Pony Mad!

Pony

When I was a child, more years ago than I like to admit to, there were no such things as computers, ipods, mobile phones or any of the devices we now rely on daily. Television (and I can remember a time when we didn’t *have* television) was on from 6pm to 11pm, and back then, children were largely expected to amuse themselves.

People were more thrifty back then too, so although we had a decent amount of toys compared to some, we largely relied on our imaginations for our play.

To my mother’s horror (when she discovered it) we were climbers, ascending our Everest stairs on the wrong side of the bannister. We pulled furniture around to build caravans and ships. And of course, we read voraciously.

Books transported us into other worlds, past present and future, and opened our eyes to ways of life other than our own.

Thus it was, that following hot on her ballet craze, my sister discovered pony stories. There was Ruby Ferguson with her series of Jill stories, the three sisters Josephine, Christine and Diana Pullein-Thomson with their equestrian stories, and so many more.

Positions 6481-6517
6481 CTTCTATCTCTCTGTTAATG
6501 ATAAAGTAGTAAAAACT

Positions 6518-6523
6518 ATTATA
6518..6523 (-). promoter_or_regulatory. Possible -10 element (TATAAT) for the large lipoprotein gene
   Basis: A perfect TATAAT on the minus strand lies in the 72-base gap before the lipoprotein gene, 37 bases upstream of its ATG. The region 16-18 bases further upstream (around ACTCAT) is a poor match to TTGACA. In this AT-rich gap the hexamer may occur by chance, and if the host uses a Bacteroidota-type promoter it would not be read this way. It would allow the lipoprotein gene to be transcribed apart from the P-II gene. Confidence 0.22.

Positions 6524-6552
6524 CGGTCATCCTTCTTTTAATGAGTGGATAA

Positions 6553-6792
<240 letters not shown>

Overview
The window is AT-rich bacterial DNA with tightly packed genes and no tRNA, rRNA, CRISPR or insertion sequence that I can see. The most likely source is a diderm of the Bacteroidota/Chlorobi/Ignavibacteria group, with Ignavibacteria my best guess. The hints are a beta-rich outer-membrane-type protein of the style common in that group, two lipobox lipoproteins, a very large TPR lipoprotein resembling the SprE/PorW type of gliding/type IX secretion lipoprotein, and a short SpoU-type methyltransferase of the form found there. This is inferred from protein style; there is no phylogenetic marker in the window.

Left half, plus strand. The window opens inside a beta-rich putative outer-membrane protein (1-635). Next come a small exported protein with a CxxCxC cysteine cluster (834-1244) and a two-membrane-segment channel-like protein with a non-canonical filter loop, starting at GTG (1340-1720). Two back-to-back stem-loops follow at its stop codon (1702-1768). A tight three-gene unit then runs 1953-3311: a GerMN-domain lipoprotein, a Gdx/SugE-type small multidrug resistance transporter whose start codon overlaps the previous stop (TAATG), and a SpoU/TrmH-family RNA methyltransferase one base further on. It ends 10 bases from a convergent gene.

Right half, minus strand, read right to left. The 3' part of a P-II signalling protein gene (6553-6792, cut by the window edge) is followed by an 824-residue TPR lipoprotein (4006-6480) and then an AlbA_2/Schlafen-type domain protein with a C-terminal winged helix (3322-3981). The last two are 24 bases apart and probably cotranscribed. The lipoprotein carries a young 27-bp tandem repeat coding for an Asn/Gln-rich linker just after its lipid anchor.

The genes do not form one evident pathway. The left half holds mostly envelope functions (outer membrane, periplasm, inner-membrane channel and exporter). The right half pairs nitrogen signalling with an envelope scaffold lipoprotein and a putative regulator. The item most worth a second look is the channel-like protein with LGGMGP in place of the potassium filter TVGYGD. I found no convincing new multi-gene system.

It was a small step from there to my sister becoming entirely pony mad. She immersed herself in the middle England country life where riding was a way of life, where one went to gymkhanas, and three-day events, and even followed the hunt, where the Master of Fox Hounds was akin to the Almighty.

My sister was desperate for riding lessons, she begged and pleaded to no avail – there was no way our parents could afford regular lessons for her. So, ever enterprising (I believe I mentioned our vivid imaginations) my little sister decided to build herself a horse.

In much the same way that little woman Jo saddled a tree branch, my sister put together a piano stool and a chair, and these together with cushions, a broomstick and some rope
became her pony, on which she rode off in her mind’s eye, with her make-believe friends on their fantasy steeds to their imaginary gymkhanas.

Naturally, of course, being older, I teased her mercilessly, but secretly, both my brother and I were envious of my sister’s pony adventures.

© Ros Goodwins 2010

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